NEW YORK (RNS) — The project was an architect’s dream and a potential nightmare: design a tripartite worship space — to include a Catholic church, a synagogue, and a mosque — in the heart of the conflict-ridden Middle East, in order to promote tolerance and at the same time reflect the three great Abrahamic faiths, which are so often at loggerheads.
For Sir David Adjaye, a star architect who designed the $540 million National Museum of African American History and Culture on the National Mall in Washington, the challenge was amplified by the fact that until 2018, when he designed an interdenominational cathedral in Accra, he had never built anything religious-themed.
“So I had to dive straight into it all to get up to speed,” Adjaye told Religion News Service last week (Sept. 20) before the unveiling of his winning design at the New York Public Library in Manhattan.
Even so, the architect is not unfamiliar with religion, nor with the tension of multi-faith contexts. Adjaye, a youthful 53-year-old Briton who received a knighthood in 2017 for his work, won the competition to make this location a reality. Born in Tanzania of Ghanaian parents, Adjaye was raised as a Christian and grew up in the multi-ethnic, multi-religious world of Tanzania. He also became familiar with life in Central and West Africa and the Middle East before moving to Europe as a young man.
“I was really inspired by all that,” Adjaye said. “I’ve really understood southern Christianity and northern Christianity, Judaism and Islam, and throw in there the Sikh religion, which is big in East Africa, and Hinduism. I sort of feel like I was exposed to those cultures very early in my upbringing. So I feel like I have a sensitivity.”
“But,” he added, with a smile, “that doesn’t make me an expert on the building.”
The United Arab Emirates project, dubbed the Abrahamic Family House, was only put out for competition a few months ago, following the signing last February of the Document of Human Fraternity for World Peace by Pope Francis and the Grand Imam Ahmed El-Tayeb, the top religious leader in Sunni Islam.
The document was signed in the United Arab Emirates, which has long promoted itself as a beacon of religious tolerance in the Arab world and the wider Middle East. The UAE wanted to follow up quickly with a concrete manifestation of the high-concept Human Fraternity document: a complex that would rise on Saadiyat Island, the cultural heart of Abu Dhabi, capital of the UAE.
“My view is that every family reunion needs a great location, and right now we don’t have anywhere to go for a great family reunion,” said Rabbi Yehuda Sarna, a New York-based rabbi who last March was installed as the first chief rabbi of the Jewish community of the UAE. “The idea of doing this in the Middle East, in an Arabic country, in the context of the exodus of Jews and Christians from many Arab lands, is in my opinion a real sign of leadership.”
The Abrahamic Family House will actually be three distinct houses of worship: a Catholic church, a synagogue and a mosque. Rather than trying to meld the religions into one architectural concept — something critics of the entire initiative feared — Adjaye insisted on making them distinct yet interrelated, which is also a goal of the Human Fraternity project.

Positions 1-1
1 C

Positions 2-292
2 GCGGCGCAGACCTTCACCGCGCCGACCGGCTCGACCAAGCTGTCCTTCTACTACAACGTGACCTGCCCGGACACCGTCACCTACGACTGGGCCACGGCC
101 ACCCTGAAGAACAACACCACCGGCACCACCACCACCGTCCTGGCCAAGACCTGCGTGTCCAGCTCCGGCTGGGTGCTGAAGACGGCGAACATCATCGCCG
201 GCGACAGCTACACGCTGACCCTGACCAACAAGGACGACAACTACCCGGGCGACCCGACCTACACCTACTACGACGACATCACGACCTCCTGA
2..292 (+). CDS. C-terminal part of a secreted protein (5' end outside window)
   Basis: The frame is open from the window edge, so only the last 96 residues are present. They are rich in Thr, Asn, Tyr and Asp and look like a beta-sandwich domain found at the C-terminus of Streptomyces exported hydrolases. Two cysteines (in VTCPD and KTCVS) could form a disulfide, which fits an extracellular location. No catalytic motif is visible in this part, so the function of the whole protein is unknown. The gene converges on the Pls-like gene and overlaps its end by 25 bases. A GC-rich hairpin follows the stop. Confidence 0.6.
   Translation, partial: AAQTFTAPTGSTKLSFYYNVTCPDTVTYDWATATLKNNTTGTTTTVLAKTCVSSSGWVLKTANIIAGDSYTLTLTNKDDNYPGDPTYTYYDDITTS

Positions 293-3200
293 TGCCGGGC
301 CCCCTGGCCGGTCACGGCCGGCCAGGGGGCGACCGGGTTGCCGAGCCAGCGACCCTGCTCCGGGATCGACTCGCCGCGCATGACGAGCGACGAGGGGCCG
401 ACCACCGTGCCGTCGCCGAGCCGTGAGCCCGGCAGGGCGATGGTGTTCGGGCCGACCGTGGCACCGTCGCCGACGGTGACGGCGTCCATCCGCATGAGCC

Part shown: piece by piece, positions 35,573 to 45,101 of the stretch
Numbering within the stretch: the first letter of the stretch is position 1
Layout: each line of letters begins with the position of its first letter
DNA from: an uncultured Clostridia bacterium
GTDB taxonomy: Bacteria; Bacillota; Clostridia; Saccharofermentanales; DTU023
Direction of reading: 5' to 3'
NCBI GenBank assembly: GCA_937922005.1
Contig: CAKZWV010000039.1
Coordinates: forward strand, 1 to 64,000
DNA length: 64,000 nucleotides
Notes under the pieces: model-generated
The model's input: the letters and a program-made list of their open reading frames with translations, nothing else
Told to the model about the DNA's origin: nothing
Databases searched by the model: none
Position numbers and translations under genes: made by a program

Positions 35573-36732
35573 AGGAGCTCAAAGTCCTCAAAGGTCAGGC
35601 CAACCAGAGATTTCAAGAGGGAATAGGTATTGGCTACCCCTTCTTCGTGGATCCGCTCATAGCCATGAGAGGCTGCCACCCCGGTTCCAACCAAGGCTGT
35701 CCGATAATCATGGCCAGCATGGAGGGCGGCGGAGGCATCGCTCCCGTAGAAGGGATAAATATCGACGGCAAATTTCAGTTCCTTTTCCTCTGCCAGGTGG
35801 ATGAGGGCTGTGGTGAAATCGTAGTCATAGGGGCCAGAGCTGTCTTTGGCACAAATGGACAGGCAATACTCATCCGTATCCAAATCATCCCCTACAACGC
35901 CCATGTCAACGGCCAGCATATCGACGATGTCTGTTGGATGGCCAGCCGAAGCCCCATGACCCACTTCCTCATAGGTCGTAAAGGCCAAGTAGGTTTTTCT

“I think that’s why I won!” he said. “I was compelled by the opportunity to show the relationship between all three.”
Adjaye says he is “very obsessed with geographic specificity” and is planning to use stone and materials from the region in the construction. The three buildings will all have the same footprint (the exact size and capacity are still to be determined) and structure and will be connected by a shared garden and plaza.
But they will each have a layout and design that follows the specific religious requirements and traditions of each faith. The apse of the church will have a sculpture with spokes of light that echo the great Baroque apse of St. Peter's Basilica in Rome representing the Holy Spirit. “It’s a great piece of art and a great inspiration,” Adjaye said.
The synagogue is designed to mimic a sukkah, or tent or booth, which Jews erect outside during the fall holiday of Sukkot. A sukkah is designed to recall the temporary dwellings the Israelites used during their 40 years in the wilderness following the Exodus from Egypt. “I’ve designed the synagogue as sort of a permanent sukkah, to talk about the fragility of the religion, the fragility of life,” he said.
The simple square floor plan of each of the buildings evokes the Kaaba, the cube-shaped shrine near the Grand Mosque in Mecca, Islam’s holiest site in its holiest city. The UAE mosque itself will have soaring arches in each wall — traditional architectural features of mosques — but the arches are elongated to let in more light than most mosques.
“There’s nothing about these three spaces that is repeating something," Adjaye said. "It’s going to be learning about what all three are, but moving them into the twenty-first century.”
These houses of worship are also designed to be used, not just admired. Thanks largely to an influx of migrant workers, the majority-Muslim UAE, with a population of about eight million, is also home to hundreds of thousands of Christians as well as an active Jewish community that numbers about 3,000.
“This is not an exhibition space or tourism. This is a real place of faith,” Adjaye said.
The timeline for the project is as ambitious as the concept: the Abrahamic Family House is scheduled to open in 2022.
“More broadly, the big challenge is not about building this building,” said Rabbi Sarna. “It’s not about building a house. It’s building a home. There are so many huge and glitzy buildings around the Middle East. This is the start of a century-long task of building a home.”
David Gibson, a former national reporter for Religion News Service, is director of the Center on Religion and Culture at Fordham University.